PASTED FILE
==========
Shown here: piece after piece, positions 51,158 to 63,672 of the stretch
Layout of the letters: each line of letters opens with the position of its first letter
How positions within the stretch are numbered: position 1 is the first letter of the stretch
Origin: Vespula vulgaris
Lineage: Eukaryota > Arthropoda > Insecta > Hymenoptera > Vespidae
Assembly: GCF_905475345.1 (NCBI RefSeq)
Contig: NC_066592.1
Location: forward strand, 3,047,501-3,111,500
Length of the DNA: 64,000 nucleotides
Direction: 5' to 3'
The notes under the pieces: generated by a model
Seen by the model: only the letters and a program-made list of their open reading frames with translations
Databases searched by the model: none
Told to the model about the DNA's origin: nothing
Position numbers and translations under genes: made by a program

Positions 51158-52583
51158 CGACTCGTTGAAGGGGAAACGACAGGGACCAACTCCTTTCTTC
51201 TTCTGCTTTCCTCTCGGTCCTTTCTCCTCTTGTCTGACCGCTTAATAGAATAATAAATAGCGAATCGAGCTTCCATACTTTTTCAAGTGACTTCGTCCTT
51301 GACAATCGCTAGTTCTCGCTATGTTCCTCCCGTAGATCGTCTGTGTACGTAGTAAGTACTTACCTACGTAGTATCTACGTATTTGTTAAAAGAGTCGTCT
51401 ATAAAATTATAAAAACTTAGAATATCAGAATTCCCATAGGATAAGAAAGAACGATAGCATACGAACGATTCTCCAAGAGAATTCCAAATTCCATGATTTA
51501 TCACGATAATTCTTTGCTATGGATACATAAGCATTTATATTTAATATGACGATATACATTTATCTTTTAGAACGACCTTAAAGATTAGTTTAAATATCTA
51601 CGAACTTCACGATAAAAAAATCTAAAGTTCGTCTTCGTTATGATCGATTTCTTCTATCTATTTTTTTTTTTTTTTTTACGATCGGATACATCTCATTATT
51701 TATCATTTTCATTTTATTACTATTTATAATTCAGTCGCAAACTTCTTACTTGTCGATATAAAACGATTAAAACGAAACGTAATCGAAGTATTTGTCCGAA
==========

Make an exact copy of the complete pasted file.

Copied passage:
Shown here: piece after piece, positions 51,158 to 63,672 of the stretch
Layout of the letters: each line of letters opens with the position of its first letter
How positions within the stretch are numbered: position 1 is the first letter of the stretch
Origin: Vespula vulgaris
Lineage: Eukaryota > Arthropoda > Insecta > Hymenoptera > Vespidae
Assembly: GCF_905475345.1 (NCBI RefSeq)
Contig: NC_066592.1
Location: forward strand, 3,047,501-3,111,500
Length of the DNA: 64,000 nucleotides
Direction: 5' to 3'
The notes under the pieces: generated by a model
Seen by the model: only the letters and a program-made list of their open reading frames with translations
Databases searched by the model: none
Told to the model about the DNA's origin: nothing
Position numbers and translations under genes: made by a program

Positions 51158-52583
51158 CGACTCGTTGAAGGGGAAACGACAGGGACCAACTCCTTTCTTC
51201 TTCTGCTTTCCTCTCGGTCCTTTCTCCTCTTGTCTGACCGCTTAATAGAATAATAAATAGCGAATCGAGCTTCCATACTTTTTCAAGTGACTTCGTCCTT
51301 GACAATCGCTAGTTCTCGCTATGTTCCTCCCGTAGATCGTCTGTGTACGTAGTAAGTACTTACCTACGTAGTATCTACGTATTTGTTAAAAGAGTCGTCT
51401 ATAAAATTATAAAAACTTAGAATATCAGAATTCCCATAGGATAAGAAAGAACGATAGCATACGAACGATTCTCCAAGAGAATTCCAAATTCCATGATTTA
51501 TCACGATAATTCTTTGCTATGGATACATAAGCATTTATATTTAATATGACGATATACATTTATCTTTTAGAACGACCTTAAAGATTAGTTTAAATATCTA
51601 CGAACTTCACGATAAAAAAATCTAAAGTTCGTCTTCGTTATGATCGATTTCTTCTATCTATTTTTTTTTTTTTTTTTACGATCGGATACATCTCATTATT
51701 TATCATTTTCATTTTATTACTATTTATAATTCAGTCGCAAACTTCTTACTTGTCGATATAAAACGATTAAAACGAAACGTAATCGAAGTATTTGTCCGAA